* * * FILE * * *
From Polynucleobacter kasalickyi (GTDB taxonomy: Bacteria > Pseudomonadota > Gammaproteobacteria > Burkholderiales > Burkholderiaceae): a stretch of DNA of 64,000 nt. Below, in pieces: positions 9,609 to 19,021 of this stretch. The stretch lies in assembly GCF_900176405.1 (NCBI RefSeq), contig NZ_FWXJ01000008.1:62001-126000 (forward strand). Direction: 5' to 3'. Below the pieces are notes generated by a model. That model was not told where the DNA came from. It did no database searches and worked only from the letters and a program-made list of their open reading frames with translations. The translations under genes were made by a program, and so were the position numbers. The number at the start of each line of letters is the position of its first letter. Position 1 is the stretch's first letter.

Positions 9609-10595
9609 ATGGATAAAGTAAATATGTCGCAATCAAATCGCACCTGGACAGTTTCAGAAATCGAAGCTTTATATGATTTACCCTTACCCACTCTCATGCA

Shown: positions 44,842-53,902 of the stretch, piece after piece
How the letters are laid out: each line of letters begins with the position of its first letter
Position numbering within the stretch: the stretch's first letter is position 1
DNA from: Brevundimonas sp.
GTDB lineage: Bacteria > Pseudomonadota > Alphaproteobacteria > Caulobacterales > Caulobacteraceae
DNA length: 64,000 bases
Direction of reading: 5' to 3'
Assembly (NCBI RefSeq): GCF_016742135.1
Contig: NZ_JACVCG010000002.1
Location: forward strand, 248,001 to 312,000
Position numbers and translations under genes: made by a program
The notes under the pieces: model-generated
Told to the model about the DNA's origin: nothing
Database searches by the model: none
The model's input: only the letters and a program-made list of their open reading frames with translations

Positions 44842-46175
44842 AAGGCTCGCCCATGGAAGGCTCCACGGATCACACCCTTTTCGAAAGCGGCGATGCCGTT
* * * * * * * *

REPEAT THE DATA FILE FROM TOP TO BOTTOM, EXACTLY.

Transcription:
From Polynucleobacter kasalickyi (GTDB taxonomy: Bacteria > Pseudomonadota > Gammaproteobacteria > Burkholderiales > Burkholderiaceae): a stretch of DNA of 64,000 nt. Below, in pieces: positions 9,609 to 19,021 of this stretch. The stretch lies in assembly GCF_900176405.1 (NCBI RefSeq), contig NZ_FWXJ01000008.1:62001-126000 (forward strand). Direction: 5' to 3'. Below the pieces are notes generated by a model. That model was not told where the DNA came from. It did no database searches and worked only from the letters and a program-made list of their open reading frames with translations. The translations under genes were made by a program, and so were the position numbers. The number at the start of each line of letters is the position of its first letter. Position 1 is the stretch's first letter.

Positions 9609-10595
9609 ATGGATAAAGTAAATATGTCGCAATCAAATCGCACCTGGACAGTTTCAGAAATCGAAGCTTTATATGATTTACCCTTACCCACTCTCATGCA

Shown: positions 44,842-53,902 of the stretch, piece after piece
How the letters are laid out: each line of letters begins with the position of its first letter
Position numbering within the stretch: the stretch's first letter is position 1
DNA from: Brevundimonas sp.
GTDB lineage: Bacteria > Pseudomonadota > Alphaproteobacteria > Caulobacterales > Caulobacteraceae
DNA length: 64,000 bases
Direction of reading: 5' to 3'
Assembly (NCBI RefSeq): GCF_016742135.1
Contig: NZ_JACVCG010000002.1
Location: forward strand, 248,001 to 312,000
Position numbers and translations under genes: made by a program
The notes under the pieces: model-generated
Told to the model about the DNA's origin: nothing
Database searches by the model: none
The model's input: only the letters and a program-made list of their open reading frames with translations

Positions 44842-46175
44842 AAGGCTCGCCCATGGAAGGCTCCACGGATCACACCCTTTTCGAAAGCGGCGATGCCGTT